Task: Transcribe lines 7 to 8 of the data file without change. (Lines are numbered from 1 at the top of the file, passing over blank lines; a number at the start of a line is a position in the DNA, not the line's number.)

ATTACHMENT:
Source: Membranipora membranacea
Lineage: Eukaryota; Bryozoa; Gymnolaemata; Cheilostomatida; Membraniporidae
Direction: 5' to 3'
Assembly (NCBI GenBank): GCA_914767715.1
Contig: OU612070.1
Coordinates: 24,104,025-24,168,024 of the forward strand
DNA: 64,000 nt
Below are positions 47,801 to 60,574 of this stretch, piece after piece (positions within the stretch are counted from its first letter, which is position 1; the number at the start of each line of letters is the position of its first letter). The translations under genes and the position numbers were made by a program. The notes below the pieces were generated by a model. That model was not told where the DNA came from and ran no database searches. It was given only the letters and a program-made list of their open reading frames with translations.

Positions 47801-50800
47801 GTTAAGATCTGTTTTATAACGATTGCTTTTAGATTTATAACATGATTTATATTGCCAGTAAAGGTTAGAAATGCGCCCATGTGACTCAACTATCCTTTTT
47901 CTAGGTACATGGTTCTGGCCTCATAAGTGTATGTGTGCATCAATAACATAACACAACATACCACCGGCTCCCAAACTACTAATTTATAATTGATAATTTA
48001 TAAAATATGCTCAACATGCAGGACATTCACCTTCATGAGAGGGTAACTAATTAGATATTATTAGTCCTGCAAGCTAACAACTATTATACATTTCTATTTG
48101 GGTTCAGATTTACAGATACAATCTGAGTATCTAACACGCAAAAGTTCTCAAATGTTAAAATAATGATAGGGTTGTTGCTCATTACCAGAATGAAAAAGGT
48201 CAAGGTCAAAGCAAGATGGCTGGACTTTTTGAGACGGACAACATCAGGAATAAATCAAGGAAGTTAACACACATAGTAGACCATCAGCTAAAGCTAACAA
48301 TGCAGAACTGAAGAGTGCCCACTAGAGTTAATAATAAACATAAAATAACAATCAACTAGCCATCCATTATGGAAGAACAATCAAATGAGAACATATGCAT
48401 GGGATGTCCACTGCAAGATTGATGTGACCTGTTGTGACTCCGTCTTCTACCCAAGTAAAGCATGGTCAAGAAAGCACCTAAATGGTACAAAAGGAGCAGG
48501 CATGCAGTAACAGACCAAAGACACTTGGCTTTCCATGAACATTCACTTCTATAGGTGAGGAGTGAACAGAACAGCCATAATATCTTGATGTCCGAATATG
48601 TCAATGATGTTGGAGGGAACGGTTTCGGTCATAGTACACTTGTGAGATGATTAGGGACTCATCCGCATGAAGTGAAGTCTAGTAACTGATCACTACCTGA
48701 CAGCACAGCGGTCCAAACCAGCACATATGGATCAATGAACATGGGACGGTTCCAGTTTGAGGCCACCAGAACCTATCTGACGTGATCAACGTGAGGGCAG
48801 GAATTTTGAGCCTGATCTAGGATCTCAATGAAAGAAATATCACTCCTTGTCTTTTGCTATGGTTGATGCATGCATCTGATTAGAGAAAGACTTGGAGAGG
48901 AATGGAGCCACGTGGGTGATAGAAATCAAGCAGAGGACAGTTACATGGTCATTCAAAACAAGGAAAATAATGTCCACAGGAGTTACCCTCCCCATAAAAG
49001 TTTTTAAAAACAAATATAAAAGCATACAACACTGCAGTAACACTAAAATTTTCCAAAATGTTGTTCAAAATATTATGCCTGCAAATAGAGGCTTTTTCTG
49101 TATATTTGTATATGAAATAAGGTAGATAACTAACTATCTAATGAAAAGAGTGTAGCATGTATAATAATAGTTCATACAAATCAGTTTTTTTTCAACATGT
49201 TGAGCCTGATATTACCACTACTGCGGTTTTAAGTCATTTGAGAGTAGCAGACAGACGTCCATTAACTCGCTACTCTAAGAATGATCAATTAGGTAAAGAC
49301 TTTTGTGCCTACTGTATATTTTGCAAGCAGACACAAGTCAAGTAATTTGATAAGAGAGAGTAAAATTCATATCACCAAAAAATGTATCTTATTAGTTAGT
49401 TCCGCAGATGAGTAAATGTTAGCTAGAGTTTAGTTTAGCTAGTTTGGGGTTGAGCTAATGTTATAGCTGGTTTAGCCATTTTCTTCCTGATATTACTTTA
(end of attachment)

DNA: 64,000 nt
Below are positions 47,801 to 60,574 of this stretch, piece after piece (positions within the stretch are counted from its first letter, which is position 1; the number at the start of each line of letters is the position of its first letter). The translations under genes and the position numbers were made by a program. The notes below the pieces were generated by a model. That model was not told where the DNA came from and ran no database searches. It was given only the letters and a program-made list of their open reading frames with translations.